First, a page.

Part 1: God's Hotel.
Part 3: God's Hotel

Part 2: God's Hotel

So this week we are talking about Victoria Sweet's superlative memoir, God's Hotel: A Doctor, a Hospital, and a Pilgrimage to the Heart of Medicine.

As noted yesterday, this book is about Sweet's experiences as a doctor, working in a San Francisco hospital specifically designed to aid the poor. She also discusses her postgraduate studies of medieval medicine, and most particularly how taking care of the needy and the sick was approached by the well-known historical figure Hildegard of Bingen.

I stuck so many bookmarks in this one that they just look like an extra set of pages, sticking out the top. Let's see what I marked, shall we? (And here's an interesting note about this book: it's complex and interconnected without being a particularly challenging read. For most of these quotes I have to give you a little context.)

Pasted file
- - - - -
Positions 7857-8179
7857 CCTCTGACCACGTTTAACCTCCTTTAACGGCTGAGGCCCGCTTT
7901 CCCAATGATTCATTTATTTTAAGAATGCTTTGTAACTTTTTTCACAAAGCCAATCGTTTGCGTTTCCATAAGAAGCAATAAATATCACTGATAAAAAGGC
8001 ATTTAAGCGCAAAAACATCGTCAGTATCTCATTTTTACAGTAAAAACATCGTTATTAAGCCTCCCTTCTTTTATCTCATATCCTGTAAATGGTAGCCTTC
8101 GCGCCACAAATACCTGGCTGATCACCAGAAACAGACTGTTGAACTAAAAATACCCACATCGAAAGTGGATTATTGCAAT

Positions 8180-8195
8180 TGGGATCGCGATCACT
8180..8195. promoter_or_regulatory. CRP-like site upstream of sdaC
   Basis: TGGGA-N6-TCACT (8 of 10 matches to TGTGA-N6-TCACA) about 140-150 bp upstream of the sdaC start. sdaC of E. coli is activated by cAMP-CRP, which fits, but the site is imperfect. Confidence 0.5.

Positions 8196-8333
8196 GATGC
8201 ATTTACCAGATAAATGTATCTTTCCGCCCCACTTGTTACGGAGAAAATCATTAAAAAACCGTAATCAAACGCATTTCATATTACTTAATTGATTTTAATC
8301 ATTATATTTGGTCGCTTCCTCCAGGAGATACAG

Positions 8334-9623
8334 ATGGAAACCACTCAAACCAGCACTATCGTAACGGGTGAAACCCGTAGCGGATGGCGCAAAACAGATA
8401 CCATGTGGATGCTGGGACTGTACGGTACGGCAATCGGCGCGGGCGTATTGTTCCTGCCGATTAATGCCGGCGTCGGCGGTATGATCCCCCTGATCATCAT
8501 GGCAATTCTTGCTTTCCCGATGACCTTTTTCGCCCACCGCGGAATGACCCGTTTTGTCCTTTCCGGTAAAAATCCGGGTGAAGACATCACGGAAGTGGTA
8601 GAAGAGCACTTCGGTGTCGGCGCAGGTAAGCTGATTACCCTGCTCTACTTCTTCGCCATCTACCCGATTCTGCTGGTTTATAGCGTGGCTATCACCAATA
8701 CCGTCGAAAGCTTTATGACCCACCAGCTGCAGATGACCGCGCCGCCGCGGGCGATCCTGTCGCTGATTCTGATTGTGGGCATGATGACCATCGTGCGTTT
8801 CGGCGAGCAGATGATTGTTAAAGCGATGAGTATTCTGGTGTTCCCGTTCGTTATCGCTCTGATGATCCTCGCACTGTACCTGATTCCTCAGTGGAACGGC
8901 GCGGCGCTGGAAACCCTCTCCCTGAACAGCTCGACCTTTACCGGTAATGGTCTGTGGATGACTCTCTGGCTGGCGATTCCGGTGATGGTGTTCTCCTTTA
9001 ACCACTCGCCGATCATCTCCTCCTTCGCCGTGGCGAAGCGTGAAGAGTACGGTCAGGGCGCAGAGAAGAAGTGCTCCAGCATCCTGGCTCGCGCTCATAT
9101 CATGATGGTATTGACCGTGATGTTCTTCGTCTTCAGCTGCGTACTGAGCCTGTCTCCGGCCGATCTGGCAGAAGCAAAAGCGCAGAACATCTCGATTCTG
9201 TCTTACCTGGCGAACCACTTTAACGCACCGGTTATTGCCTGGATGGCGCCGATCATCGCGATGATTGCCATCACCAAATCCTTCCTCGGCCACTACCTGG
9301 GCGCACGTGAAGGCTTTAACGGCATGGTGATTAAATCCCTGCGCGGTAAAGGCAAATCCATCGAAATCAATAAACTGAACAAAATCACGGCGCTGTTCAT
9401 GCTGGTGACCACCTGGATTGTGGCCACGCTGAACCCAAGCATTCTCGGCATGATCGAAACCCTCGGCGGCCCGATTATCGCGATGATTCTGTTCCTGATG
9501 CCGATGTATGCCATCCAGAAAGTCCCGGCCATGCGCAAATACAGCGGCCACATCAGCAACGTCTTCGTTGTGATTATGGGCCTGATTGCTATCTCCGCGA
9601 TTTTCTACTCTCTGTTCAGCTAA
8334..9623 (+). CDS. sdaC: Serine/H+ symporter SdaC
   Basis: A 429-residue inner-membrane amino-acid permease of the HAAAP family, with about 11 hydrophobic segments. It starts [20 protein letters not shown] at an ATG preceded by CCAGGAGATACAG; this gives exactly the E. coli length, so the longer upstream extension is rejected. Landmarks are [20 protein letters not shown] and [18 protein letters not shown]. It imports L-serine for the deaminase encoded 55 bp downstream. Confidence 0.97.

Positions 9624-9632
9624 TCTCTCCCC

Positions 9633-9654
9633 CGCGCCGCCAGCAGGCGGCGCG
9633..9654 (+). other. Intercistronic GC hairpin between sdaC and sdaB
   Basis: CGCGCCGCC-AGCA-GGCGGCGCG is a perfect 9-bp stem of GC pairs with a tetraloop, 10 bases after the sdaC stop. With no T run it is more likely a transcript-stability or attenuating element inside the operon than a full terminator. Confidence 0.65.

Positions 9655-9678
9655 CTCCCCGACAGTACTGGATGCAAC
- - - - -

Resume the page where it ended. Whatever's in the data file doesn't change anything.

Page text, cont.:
In one story, she is faced with a patient with a huge and horrendous bedsore, and she talks about how she views the sore not as something for her to fix (surgeons had already tried and failed) but something for her to help the patient's own body fix on its own. So this is what she says: "To see what else was needed, I had to start with a vision of Terry whole, complete, and healthy, in a future when all that was missing from her complete health was a pair of glasses. And walk my way back from that. Which I did. I walked past the repair of her teeth, the strengthening of her body, the strengthening of her will, the resolution of her depression, and the healing of her bedsore. I walked all the way back from the perfect future to the imperfect no, and then I organized my strategy forward." (p. 95.)

I love that. Not only do I wish all doctors did that, I wish I could do that in my own life, as a goal-setting technique. To see the whole person, or myself, in a state of wellness, and methodically list and (this is the important part) DO the hard, sometimes unpleasant work of getting there.

A bit more tomorrow. I feel like I am not doing this book justice--it is not one that really lends itself to the quick and pithy quote--but I will try.